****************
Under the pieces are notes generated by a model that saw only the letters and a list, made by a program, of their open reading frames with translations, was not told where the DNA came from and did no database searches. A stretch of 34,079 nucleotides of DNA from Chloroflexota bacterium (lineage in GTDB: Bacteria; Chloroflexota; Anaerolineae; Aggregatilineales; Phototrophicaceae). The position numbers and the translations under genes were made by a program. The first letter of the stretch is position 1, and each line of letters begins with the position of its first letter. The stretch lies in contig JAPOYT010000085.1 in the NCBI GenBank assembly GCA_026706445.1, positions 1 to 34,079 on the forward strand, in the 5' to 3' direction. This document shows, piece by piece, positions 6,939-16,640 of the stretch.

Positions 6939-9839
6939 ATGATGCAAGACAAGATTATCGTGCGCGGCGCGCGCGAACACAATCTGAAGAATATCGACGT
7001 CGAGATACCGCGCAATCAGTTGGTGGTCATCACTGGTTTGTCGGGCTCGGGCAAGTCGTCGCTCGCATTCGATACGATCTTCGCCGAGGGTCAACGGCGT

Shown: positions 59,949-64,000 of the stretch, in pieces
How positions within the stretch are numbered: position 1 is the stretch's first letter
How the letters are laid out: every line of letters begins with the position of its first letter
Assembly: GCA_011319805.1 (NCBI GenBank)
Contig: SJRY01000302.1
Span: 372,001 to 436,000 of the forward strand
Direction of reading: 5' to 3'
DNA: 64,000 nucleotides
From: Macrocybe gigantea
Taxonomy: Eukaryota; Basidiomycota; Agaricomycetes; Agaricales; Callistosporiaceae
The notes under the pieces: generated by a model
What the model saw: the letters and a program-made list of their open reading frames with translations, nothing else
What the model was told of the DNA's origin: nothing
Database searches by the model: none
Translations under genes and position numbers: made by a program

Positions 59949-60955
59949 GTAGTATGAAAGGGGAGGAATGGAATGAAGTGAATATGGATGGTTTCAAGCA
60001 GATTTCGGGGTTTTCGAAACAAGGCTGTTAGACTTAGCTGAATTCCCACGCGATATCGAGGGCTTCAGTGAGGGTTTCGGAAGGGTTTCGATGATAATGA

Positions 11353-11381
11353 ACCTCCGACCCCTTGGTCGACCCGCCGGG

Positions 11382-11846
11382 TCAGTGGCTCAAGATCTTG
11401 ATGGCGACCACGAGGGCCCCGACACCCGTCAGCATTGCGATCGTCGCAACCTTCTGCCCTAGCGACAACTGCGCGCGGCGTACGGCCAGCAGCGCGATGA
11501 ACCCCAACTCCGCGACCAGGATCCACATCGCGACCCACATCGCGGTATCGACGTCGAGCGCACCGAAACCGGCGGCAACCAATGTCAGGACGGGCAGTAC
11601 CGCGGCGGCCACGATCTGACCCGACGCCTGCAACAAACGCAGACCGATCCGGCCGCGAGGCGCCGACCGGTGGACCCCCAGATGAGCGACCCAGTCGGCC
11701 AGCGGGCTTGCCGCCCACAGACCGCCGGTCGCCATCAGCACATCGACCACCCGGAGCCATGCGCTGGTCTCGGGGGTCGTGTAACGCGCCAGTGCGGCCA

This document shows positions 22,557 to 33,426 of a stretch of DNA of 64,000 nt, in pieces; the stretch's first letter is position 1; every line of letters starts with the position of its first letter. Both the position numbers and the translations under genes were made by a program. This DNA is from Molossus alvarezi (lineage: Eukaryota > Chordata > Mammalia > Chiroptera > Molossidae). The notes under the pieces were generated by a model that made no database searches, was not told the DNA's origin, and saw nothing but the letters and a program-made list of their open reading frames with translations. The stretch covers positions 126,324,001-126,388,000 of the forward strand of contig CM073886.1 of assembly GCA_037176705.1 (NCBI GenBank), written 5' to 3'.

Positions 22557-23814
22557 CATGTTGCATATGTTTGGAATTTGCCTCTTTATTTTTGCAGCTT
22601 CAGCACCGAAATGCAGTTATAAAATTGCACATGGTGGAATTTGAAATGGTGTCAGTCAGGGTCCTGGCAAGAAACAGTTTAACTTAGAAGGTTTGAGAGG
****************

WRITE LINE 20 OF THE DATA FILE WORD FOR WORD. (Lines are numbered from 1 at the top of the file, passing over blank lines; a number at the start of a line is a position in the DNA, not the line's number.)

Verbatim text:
Positions 59949-60955